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This paper presents observations and results of an experimental investigation on the mechanisms altering the pull-out behaviour of partially pulled hooked-end steel fibres inside an artificial crack exposed to wet-dry cycles for six months. Mechanical and corrosion damage at the surface of the steel fibre were investigated by 3D optical interferometric profiling and petrographic analyses to describe mechanical damage and healing processes at the matrix surrounding the fibre. Mechanical damage observed in the cementitious matrix and at the fibre confirmed that, after debonding, the pull-out process was governed by yielding of the fibre hook, fracture of the adjacent matrix and friction between the hook and the matrix. The partial restoration of the adhesive bond after exposure was attributed to a combination of autogenous healing around the fractured fibrematrix interface and accumulation of corrosion products around the intersection of the fibre with the crack. The increase of the mechanical bond strength was ascribed to autogenous healing processes at the mechanically damaged matrix around the fibre hook. Results of this study support the hypothesis that the increase of the pull-out force transferred by hooked-end steel fibres bridging cracks in concrete exposed to wet-dry cycles is mainly related to autogenous healing and carbonation of the damaged matrix around the fibre than corrosion damage of the steel.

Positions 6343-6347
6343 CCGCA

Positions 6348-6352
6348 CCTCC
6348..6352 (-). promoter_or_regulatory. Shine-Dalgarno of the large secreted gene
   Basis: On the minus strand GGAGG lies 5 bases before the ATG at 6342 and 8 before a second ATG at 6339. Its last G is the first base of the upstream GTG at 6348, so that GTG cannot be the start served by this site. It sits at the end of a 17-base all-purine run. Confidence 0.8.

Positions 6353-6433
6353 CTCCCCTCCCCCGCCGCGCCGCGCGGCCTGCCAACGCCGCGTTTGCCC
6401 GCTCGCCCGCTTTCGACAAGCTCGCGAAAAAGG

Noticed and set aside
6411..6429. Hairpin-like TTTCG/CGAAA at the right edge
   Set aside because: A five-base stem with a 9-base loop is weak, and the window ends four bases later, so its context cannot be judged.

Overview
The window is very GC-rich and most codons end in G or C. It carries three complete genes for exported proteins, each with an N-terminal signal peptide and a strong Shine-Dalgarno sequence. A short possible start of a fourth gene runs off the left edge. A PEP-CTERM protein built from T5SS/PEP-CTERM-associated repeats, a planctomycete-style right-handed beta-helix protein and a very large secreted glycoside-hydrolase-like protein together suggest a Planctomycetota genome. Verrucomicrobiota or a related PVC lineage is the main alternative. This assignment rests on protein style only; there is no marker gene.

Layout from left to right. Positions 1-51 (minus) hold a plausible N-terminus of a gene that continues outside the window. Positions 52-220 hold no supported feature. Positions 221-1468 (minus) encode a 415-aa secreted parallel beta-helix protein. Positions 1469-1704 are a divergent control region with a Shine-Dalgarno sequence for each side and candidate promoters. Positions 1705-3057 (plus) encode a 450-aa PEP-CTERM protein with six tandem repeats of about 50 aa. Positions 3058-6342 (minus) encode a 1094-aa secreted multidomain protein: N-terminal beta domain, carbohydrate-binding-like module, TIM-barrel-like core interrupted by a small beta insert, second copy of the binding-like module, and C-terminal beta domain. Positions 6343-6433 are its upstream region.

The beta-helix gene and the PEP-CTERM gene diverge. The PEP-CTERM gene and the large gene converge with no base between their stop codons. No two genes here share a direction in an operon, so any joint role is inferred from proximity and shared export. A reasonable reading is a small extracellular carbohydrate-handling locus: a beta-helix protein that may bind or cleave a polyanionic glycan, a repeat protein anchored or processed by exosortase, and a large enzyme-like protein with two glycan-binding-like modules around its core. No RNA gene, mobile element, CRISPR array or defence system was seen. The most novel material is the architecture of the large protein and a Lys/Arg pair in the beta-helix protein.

- Steel fibre reinforced concrete (SFRC)
- Autogenous healing